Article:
A biosensor based toolkit for investigating microbial remediation on a BTEX contaminated site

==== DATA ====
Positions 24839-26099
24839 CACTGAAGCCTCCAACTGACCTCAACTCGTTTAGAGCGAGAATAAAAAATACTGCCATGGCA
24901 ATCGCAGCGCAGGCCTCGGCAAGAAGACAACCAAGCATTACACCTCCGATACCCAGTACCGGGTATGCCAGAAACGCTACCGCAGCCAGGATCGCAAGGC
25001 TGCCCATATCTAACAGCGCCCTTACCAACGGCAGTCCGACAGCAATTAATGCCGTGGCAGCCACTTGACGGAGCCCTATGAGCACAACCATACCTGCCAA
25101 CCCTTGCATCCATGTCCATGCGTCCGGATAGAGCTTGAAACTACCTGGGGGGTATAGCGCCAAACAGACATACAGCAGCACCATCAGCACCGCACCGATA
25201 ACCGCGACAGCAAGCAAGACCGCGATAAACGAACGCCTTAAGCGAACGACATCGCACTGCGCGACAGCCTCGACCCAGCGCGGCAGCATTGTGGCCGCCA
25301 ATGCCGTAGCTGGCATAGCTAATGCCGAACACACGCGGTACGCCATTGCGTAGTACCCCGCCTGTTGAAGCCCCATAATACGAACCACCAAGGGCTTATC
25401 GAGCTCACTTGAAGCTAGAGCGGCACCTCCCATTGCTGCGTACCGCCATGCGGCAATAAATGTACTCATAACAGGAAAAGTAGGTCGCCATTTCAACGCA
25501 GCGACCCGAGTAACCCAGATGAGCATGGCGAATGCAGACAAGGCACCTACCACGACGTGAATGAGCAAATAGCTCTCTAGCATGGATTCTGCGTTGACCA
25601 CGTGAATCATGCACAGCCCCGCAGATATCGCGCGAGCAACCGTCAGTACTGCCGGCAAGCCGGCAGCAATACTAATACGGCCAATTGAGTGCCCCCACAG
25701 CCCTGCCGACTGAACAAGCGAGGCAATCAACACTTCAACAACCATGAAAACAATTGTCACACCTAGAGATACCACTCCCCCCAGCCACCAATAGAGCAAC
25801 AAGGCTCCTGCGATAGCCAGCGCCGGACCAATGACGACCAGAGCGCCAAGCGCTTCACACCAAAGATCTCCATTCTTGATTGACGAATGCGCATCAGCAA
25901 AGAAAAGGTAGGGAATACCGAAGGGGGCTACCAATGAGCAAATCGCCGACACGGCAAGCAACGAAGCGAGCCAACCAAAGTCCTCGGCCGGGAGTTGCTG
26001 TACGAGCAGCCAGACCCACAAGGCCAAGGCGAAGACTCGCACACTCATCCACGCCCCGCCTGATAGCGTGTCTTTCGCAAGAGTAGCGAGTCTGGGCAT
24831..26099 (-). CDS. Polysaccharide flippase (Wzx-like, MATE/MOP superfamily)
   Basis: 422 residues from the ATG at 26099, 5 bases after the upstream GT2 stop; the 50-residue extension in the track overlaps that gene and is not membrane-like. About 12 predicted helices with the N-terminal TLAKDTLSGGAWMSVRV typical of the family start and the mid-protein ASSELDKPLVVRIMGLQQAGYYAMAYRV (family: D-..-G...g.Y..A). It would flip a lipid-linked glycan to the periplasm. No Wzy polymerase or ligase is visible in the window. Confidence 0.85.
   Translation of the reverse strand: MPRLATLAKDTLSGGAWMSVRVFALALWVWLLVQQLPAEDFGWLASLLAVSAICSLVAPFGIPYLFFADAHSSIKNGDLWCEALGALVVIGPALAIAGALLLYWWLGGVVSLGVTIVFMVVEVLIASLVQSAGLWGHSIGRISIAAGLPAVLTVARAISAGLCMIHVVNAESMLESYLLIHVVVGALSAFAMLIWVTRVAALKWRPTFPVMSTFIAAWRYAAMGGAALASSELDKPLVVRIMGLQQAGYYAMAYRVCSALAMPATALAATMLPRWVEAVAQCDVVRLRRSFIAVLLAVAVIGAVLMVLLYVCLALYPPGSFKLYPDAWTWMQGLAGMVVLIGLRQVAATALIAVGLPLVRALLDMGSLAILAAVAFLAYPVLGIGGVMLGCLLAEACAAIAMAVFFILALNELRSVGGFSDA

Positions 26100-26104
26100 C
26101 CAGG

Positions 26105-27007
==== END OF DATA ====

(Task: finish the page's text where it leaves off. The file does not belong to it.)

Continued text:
In this project, a tool-kit based upon the use of genetically modified luminescent bacterial biosensors was applied to support the remediation of a site with a history of BTEX contamination. The luminescence response from the biosensors indicated that there were high levels of toxicity on one area of the site, which may have resulted in a constraint to microbial activity. Treatment of samples by air sparging and activated charcoal resulted in a reduction in sample toxicity and BTEX availability. These data were used to assist the planning of site remediation strategies. The biosensor suite was then used to predict the potential constraint to BTEX bioremediation of co-contamination with heavy metals. Soils of varying pH were contaminated with zinc and copper to represent a model system. Biosensor analysis indicated that increased metal bioavailability in soils of low pH may affect the ability of a microbial community to degrade toluene. The BTEX degradation capacities of in situ microbial communities on the study site were investigated using biofilm culture units. Results of this work indicated that a different community was isolated from each groundwater well. The largest active biofilms and greatest degradation capacities were found in samples taken from groundwater wells with the highest BTEX concentrations. Biofilm samples were also subjected to molecular analysis, with amplification of 16S sequences achieved in all samples. Degradative genes, tod and bed, were only successfully amplified from samples taken from groundwater wells with the highest BTEX concentrations.